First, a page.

521 F2d 76 United States v. Thomas

521 F.2d 76

32 A.L.R.Fed. 268

UNITED STATES of America, Appellee,
William THOMAS, Appellant.

No. 74-1823.

United States Court of Appeals,
Eighth Circuit.

Submitted Feb. 12, 1975.
Decided Aug. 1, 1975.

William C. Rea, Little Rock, Ark., for appellant.

Richard M. Pence, Jr., Asst. U. S. Atty., Little Rock, Ark., for appellee.

Before MATTHES, Senior Circuit Judge, and HEANEY and WEBSTER, Circuit Judges.

WEBSTER, Circuit Judge.


William Thomas was convicted of attempted aggravated bank robbery in violation of 18 U.S.C. § 2113(d).1 In his appeal, Thomas challenges (1) the voluntariness of his pre-trial confession, (2) the trial court's instruction to the jury on the meaning of "putting in jeopardy" as used in the statute, (3) the propriety of the court's sending the exhibits to the jury room, (4) the refusal to grant a mistrial after two allegedly inconsistent verdicts were returned, and (5) the sufficiency of the evidence to support the judgment of conviction.


The government's evidence adduced the following facts: On February 25, 1974, a black male wearing a burgundy turtleneck sweater which partially covered his face entered the Palestine, Arkansas, branch of the First National Bank of Eastern Arkansas, a federally insured bank. He approached a teller who was sitting behind a bulletproof glass mounted on a counter and pointed a pistol into the customer exchange slot on the surface of the counter. He said something inaudible while motioning toward the door of the teller's area as if to indicate that he wished to enter. The teller asked, "Are you serious?" and sounded the alarm, whereupon the would-be robber turned and started out the front door. He was observed driving away in a white Ford Fairlane, middle 60's model, with an Arkansas license plate numbered AJC-840.


Approximately one month later, the teller observed Thurston Williams, a customer of the bank, wearing a sweater identical to that worn during the attempted robbery. She knew that Thurston Williams was not the robber. A few months later, she observed appellant Thomas and his brother outside the bank. Thomas fit the description of the man who had attempted to rob the bank, and she noticed that he shook his head in a negative manner and waited outside while his brother entered the bank to transact some business.


A 1967 white Ford Fairlane bearing the Arkansas license number AJC-840 was found abandoned in a field approximately five miles from the bank on March 12, 1974. Two FBI agents, who had received information that appellant had been seen near the vehicle, contacted Thomas and asked him to consent to their taking his fingerprints for elimination purposes, which he did. One of the latent fingerprints lifted by the FBI from the car matched Thomas' left middle fingerprint.


Because Thomas appeared very nervous during the fingerprinting process, he was detained for further interrogation by the FBI. The agents read Thomas his constitutional rights and, stating that he understood those rights, Thomas signed the "Warning of Rights and Waiver Form" which had been read to him. He then admitted that he had stolen the getaway car from a service station where it was parked,2 borrowed the burgundy turtleneck sweater from Thurston Williams, driven to the bank and attempted to rob it. Thereafter, Thomas accompanied the agents to Williams' home where they recovered the sweater. The agents then arrested Thomas and put his statements into writing. Thomas signed and dated the transcribed confession and initialed "WT" in the various places where corrections had been entered.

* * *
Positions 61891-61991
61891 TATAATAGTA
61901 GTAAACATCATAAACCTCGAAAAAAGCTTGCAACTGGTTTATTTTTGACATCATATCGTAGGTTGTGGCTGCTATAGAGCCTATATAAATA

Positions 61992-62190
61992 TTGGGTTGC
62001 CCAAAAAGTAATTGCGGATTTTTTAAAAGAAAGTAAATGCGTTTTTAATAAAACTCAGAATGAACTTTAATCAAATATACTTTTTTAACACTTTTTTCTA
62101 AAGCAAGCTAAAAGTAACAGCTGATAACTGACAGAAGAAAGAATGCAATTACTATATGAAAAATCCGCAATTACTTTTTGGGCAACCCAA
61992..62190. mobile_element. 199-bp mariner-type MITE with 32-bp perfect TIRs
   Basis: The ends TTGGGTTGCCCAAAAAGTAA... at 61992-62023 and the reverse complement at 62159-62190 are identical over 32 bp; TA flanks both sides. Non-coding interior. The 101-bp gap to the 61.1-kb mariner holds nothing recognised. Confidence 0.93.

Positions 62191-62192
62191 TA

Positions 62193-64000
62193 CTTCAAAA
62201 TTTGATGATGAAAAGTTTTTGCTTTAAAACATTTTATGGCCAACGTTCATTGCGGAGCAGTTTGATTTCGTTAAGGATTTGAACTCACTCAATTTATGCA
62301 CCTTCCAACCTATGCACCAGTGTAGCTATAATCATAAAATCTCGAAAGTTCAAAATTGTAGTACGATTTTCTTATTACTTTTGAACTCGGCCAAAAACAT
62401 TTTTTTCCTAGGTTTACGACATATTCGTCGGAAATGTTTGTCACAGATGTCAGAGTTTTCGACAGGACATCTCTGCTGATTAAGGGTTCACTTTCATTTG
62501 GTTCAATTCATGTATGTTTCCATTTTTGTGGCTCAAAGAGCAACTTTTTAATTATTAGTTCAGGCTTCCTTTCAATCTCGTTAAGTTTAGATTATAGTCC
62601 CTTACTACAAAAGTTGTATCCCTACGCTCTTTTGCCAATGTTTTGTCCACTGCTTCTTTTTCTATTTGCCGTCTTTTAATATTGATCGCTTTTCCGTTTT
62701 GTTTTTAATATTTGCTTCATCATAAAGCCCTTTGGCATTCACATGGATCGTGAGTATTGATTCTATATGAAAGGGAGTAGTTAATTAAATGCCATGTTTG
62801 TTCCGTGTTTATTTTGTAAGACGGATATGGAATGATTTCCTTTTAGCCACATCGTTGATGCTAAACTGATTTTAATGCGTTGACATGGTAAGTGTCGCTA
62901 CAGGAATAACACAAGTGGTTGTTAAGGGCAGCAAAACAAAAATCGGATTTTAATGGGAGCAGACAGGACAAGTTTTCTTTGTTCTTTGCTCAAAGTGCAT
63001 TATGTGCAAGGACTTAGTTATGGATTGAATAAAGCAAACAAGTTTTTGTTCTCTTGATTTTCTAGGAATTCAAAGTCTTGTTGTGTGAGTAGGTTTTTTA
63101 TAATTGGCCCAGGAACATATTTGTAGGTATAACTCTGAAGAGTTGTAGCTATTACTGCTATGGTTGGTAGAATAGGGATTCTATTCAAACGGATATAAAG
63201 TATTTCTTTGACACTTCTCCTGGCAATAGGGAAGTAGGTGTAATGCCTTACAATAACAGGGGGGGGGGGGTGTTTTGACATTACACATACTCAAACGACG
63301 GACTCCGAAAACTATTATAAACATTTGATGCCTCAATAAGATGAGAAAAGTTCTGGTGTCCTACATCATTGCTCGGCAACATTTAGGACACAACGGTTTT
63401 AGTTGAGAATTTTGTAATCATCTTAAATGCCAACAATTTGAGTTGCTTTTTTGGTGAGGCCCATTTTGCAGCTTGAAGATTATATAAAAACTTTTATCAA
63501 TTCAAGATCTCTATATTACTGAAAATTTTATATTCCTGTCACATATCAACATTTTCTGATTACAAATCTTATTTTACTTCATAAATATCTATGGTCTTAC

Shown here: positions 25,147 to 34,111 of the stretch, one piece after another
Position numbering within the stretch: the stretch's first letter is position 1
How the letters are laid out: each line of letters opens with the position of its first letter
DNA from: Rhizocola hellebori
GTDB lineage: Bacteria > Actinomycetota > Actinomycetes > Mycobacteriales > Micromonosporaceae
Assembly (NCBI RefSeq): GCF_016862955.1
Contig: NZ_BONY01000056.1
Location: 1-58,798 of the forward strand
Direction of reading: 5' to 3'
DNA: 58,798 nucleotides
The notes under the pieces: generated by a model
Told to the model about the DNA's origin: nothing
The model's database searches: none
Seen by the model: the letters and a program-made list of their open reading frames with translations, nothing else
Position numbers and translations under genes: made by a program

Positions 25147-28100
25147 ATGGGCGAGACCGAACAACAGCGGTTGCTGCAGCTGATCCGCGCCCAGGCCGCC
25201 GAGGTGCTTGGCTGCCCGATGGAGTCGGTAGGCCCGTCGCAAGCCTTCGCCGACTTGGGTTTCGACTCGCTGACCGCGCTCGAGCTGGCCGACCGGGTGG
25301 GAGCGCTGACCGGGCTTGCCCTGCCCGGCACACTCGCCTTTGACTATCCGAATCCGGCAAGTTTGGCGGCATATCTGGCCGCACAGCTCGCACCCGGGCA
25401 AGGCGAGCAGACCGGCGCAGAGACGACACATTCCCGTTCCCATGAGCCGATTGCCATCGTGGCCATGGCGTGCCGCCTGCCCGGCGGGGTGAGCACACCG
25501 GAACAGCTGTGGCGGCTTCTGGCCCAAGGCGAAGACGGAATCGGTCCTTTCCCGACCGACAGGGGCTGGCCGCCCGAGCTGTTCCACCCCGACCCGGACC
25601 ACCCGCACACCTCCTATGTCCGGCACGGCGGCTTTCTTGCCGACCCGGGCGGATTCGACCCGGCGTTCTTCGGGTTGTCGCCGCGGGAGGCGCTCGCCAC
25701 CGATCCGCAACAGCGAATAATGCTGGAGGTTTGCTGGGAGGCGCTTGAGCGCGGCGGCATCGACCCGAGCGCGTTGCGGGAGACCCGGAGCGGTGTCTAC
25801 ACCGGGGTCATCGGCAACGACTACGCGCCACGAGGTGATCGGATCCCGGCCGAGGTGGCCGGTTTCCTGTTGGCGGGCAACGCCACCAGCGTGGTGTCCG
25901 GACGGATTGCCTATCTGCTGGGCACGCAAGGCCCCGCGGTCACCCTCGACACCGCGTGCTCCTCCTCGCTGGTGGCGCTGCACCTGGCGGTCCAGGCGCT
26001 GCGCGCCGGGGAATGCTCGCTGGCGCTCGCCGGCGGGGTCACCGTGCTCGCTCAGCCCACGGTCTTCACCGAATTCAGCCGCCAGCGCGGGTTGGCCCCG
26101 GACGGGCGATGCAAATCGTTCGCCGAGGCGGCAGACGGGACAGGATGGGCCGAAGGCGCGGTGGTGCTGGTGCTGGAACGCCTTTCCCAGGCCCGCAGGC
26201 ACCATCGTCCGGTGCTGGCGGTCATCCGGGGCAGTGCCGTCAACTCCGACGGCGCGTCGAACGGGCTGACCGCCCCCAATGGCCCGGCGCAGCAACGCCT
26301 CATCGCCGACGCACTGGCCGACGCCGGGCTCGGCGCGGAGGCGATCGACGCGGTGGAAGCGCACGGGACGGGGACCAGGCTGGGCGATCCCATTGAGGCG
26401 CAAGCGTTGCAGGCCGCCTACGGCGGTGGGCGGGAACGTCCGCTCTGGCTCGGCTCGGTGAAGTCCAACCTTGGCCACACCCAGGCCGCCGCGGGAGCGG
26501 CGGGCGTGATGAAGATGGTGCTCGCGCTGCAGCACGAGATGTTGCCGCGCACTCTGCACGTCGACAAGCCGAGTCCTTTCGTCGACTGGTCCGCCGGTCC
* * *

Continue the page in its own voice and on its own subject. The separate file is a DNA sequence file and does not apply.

Thomas then accompanied the agents to a trailer behind his mother's home where, in the presence of his mother and several relatives, the .22 calibre pistol used in the attempted robbery was retrieved from an air conditioning duct.3 Upon his mother's inquiry, Thomas acknowledged that he had committed the attempted bank robbery. He was thereafter charged with putting in jeopardy the life of the teller, Jennie Lou Hanner, while attempting to rob the Palestine branch bank, in violation of 18 U.S.C. § 2113(d). A jury found him guilty of committing the offense charged.



The District Court4 conducted a hearing on the voluntariness of the confession out of the hearing of the jury, See Jackson v. Denno, 378 U.S. 368, 84 S.Ct. 1774, 12 L.Ed.2d 908 (1964), at which Thomas testified. According to his version of the circumstances surrounding his confession, he was not advised of his constitutional rights until after the recovery of the sweater and pistol, when the FBI agents began putting his alleged confession into writing. Thomas claimed at the pre-trial hearing on the confession that, once warned, he remained uncertain as to the meaning of his constitutional rights, though he admitted knowing that he was entitled to remain silent and to consult an attorney. He testified that although he asked to see an attorney, he was not permitted to do so but was told that he would see an attorney "in time." He claimed that he had signed the statement only because the FBI agents had threatened to charge him with other crimes. He asserted that he had not voluntarily signed the statement and that he had not initialled the pages of the statement.